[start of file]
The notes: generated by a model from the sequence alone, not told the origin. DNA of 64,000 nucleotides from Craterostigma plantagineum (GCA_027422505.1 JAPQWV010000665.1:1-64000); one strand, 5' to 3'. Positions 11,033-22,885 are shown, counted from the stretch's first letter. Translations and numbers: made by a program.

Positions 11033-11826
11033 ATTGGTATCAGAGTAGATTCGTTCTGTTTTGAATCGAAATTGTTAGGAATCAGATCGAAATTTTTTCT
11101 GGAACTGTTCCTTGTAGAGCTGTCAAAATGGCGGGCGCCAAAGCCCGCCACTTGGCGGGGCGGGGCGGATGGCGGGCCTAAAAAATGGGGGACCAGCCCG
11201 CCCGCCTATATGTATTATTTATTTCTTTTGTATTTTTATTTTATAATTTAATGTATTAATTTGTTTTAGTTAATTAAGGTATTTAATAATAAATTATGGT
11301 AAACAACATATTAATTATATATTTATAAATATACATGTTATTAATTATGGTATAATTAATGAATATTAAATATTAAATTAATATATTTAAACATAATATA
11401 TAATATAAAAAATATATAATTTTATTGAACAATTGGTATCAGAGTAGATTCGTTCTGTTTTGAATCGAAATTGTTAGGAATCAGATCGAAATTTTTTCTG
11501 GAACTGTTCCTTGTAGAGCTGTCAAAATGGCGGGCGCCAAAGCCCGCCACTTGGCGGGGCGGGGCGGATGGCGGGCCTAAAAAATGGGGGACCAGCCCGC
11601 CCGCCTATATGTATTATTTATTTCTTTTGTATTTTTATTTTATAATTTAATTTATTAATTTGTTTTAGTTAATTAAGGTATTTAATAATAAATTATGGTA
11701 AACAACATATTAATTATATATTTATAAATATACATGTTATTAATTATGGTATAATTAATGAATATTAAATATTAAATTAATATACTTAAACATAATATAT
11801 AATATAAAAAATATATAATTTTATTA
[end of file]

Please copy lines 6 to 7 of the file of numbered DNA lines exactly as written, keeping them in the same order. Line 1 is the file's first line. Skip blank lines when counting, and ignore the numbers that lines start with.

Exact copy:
11301 AAACAACATATTAATTATATATTTATAAATATACATGTTATTAATTATGGTATAATTAATGAATATTAAATATTAAATTAATATATTTAAACATAATATA
11401 TAATATAAAAAATATATAATTTTATTGAACAATTGGTATCAGAGTAGATTCGTTCTGTTTTGAATCGAAATTGTTAGGAATCAGATCGAAATTTTTTCTG